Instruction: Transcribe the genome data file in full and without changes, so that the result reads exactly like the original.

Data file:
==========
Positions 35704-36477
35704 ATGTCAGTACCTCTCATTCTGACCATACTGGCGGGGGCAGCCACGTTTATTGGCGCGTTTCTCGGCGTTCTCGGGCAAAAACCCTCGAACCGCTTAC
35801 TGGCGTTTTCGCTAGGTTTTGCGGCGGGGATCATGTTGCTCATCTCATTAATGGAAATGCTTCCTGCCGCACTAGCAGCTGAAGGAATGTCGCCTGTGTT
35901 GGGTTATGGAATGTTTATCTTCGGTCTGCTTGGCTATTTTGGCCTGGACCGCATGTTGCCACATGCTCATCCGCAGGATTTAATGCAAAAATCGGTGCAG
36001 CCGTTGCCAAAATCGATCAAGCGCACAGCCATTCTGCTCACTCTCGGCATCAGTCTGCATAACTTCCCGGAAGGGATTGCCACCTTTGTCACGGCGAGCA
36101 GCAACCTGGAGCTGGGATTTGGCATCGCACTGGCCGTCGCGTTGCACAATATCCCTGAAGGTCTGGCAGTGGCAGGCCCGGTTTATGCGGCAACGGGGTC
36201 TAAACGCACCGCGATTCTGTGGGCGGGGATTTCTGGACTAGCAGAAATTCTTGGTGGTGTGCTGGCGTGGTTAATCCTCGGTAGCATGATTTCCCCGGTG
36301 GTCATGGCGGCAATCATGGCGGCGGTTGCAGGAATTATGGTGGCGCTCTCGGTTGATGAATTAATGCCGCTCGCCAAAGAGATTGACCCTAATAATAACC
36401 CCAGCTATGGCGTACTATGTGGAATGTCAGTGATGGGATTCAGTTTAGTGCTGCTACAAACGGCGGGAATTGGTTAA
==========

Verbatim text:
Positions 35704-36477
35704 ATGTCAGTACCTCTCATTCTGACCATACTGGCGGGGGCAGCCACGTTTATTGGCGCGTTTCTCGGCGTTCTCGGGCAAAAACCCTCGAACCGCTTAC
35801 TGGCGTTTTCGCTAGGTTTTGCGGCGGGGATCATGTTGCTCATCTCATTAATGGAAATGCTTCCTGCCGCACTAGCAGCTGAAGGAATGTCGCCTGTGTT
35901 GGGTTATGGAATGTTTATCTTCGGTCTGCTTGGCTATTTTGGCCTGGACCGCATGTTGCCACATGCTCATCCGCAGGATTTAATGCAAAAATCGGTGCAG
36001 CCGTTGCCAAAATCGATCAAGCGCACAGCCATTCTGCTCACTCTCGGCATCAGTCTGCATAACTTCCCGGAAGGGATTGCCACCTTTGTCACGGCGAGCA
36101 GCAACCTGGAGCTGGGATTTGGCATCGCACTGGCCGTCGCGTTGCACAATATCCCTGAAGGTCTGGCAGTGGCAGGCCCGGTTTATGCGGCAACGGGGTC
36201 TAAACGCACCGCGATTCTGTGGGCGGGGATTTCTGGACTAGCAGAAATTCTTGGTGGTGTGCTGGCGTGGTTAATCCTCGGTAGCATGATTTCCCCGGTG
36301 GTCATGGCGGCAATCATGGCGGCGGTTGCAGGAATTATGGTGGCGCTCTCGGTTGATGAATTAATGCCGCTCGCCAAAGAGATTGACCCTAATAATAACC
36401 CCAGCTATGGCGTACTATGTGGAATGTCAGTGATGGGATTCAGTTTAGTGCTGCTACAAACGGCGGGAATTGGTTAA